She could see a xenobiologist going up to a new creature that no one had ever seen before rather than, say, finding a safe distance and taking pictures and collecting stool samples after the fact.

              There’s the scientist part of the brain and the decidedly non-scientist part of the brain when it comes to some of the wackier field biologists.

              Think, for example, Steve Irwin.Report

              • Avatar Maribou in reply to Jaybird
                Ignored
                says:

                Hm. I believe what I said, which may or may not clarify things was:

                “That was an insane way to behave. But it’s the right *kind* of insane, as field biologists go.” I assumed that he’d cracked under the strain.
                That said, leaving Steve Irwin or other TV folks aside, I am routinely amazed by the ridiculously dangerous things field biologists sometimes do. So, his dumb thing struck me as far less dumb than some of the other dumb things they did. (Frex, after Holloway took off his helmet, ALL THE REST OF THEM TOOK OFF THEIRS. How stupid was that? Everyone knows if one guy is that kind of stupid, you WAIT AT LEAST A DAY to see what happens before you take off your own helmets.) Analyzing plausibility for this kind of movie never ends well.Report

  5. Avatar Sam
    Ignored
    says:

    There is an argument floating around that the movie should be seen as an enormous Christian allegory. I’ll post a link when I’m not on my phone but it makes for very interesting reading.Report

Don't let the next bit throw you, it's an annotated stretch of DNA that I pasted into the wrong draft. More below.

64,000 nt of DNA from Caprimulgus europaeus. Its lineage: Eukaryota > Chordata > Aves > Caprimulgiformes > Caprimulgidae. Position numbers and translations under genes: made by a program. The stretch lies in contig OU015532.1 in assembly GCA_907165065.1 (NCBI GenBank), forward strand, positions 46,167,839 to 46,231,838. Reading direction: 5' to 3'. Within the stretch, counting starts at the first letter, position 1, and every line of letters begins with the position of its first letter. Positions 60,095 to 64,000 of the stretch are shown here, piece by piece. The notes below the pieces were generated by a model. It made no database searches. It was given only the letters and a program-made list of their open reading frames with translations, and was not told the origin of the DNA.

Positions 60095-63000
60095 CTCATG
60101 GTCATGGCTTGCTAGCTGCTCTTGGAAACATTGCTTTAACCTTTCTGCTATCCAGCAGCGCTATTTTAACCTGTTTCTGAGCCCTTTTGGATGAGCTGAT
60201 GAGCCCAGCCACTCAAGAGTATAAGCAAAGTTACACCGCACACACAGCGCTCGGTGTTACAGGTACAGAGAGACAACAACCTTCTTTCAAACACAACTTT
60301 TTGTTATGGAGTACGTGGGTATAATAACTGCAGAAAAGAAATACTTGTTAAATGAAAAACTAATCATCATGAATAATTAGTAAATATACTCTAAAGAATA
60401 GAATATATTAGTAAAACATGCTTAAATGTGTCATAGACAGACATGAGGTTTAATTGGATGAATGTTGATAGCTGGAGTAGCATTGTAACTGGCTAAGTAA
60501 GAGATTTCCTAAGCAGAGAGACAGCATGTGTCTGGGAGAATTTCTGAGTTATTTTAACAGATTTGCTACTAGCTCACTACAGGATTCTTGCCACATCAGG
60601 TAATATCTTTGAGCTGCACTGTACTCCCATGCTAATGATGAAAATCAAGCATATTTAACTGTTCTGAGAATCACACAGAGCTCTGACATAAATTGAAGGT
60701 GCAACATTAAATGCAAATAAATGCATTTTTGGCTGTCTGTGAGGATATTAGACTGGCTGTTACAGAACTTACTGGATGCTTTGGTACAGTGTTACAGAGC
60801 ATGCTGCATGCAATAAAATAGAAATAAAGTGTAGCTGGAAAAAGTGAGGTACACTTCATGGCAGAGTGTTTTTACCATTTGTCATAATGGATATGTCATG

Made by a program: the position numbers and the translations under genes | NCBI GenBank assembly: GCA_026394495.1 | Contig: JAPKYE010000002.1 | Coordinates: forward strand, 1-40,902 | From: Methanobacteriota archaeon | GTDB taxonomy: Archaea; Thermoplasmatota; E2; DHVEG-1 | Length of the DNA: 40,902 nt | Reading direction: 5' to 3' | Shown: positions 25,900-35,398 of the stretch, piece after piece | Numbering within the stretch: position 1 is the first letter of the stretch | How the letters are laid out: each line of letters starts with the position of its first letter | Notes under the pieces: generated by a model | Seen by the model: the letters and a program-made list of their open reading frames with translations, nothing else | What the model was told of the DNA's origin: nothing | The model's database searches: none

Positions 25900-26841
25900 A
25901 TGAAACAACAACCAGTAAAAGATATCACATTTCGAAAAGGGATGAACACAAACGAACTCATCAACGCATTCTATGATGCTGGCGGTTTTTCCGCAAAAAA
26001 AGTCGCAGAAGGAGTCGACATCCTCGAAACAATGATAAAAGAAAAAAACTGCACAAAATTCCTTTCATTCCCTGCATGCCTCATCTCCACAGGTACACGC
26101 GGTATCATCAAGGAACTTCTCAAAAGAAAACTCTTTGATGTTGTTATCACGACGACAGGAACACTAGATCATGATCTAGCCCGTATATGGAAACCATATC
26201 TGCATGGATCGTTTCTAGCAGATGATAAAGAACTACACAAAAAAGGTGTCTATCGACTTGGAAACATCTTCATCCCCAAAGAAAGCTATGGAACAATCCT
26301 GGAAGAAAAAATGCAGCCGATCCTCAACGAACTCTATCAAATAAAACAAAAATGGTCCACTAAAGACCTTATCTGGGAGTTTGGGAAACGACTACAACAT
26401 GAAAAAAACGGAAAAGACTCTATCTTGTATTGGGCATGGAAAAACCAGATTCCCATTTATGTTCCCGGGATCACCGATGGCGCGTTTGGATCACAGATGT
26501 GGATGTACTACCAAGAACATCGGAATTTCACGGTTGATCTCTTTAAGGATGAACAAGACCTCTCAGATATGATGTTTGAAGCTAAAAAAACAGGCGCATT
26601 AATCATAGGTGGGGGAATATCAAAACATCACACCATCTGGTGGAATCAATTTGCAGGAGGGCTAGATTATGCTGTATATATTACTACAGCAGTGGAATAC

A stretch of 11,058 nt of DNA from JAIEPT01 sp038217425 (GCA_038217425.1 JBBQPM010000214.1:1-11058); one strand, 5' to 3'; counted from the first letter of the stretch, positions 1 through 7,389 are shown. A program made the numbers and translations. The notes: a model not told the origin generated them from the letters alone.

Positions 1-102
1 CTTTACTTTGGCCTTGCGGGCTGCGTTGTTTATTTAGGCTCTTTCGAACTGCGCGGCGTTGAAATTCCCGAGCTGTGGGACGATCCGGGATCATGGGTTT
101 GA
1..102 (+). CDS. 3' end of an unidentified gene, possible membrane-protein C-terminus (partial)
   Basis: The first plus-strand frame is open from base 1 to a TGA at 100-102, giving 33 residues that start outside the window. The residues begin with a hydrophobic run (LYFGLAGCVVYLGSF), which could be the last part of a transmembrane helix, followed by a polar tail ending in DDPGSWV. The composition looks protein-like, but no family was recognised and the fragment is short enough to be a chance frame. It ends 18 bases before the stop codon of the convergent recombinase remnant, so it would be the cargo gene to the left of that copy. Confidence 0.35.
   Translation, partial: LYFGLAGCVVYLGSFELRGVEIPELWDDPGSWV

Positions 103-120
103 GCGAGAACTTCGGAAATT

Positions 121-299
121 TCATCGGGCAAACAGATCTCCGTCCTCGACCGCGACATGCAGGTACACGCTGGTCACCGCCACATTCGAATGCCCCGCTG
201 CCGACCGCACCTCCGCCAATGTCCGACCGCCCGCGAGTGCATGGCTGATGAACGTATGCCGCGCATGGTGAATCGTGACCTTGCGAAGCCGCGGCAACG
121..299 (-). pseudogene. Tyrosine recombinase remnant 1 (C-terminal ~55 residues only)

6. Avatar Richard
    Ignored
    says:

    Please understand that Prometheus is *not* a prequel to Alien, as I understand it. It was originally intended to be a prequel, but the script that had been written dissatisfied Scott and he got another writer to recreate it, and this time “the film could instead run parallel to those films, such that a sequel would be Prometheus 2 and not Alien,” to use Wikipedia as a source. Scott was unhappy with how heavily the original script relied upon the Alien series and he didn’t want to do that.

    I enjoyed the movie, though I do agree that there were some problems with the story. I hope that if there is a director’s cut at some point, that they address the holes with missing footage, to help clear up some of the issues.Report

    • Avatar Sam in reply to Richard
      Ignored
      says:

      Richard,

      Respectfully, I find the notion that we’re not watching a prequel laughable in this case. They’re free to say it about their film of course, but I have a hard time watching something that includes all of the following without assuming some interrelation of the two movies: the Weyland Corporation, the horseshoe spacecraft, the space jockey, and a wee baby xenomorph.

      To me, it seems as though they want to play both sides of the fence, wherein they can associate with Alien/Aliens without being bound to honor it by achieving at an equally high level.Report

      • Avatar Richard in reply to Sam
        Ignored
        says:

        I do agree it’s rather ridiculous. I am a rabid Alien fan and as far as Prometheus goes, I am simply viewing it as an alternate origins story, a reforging of the original concept – it’s just not canon; either that or we’ll now have divergent Alien mythologies, each with their own canon. I simply cannot reconcile it as a prequel given the stark differences, despite the similarities. If Scott or someone else does a Prometheus 2 that bridges between Prometheus and Alien, that’s gonna be even more sticky.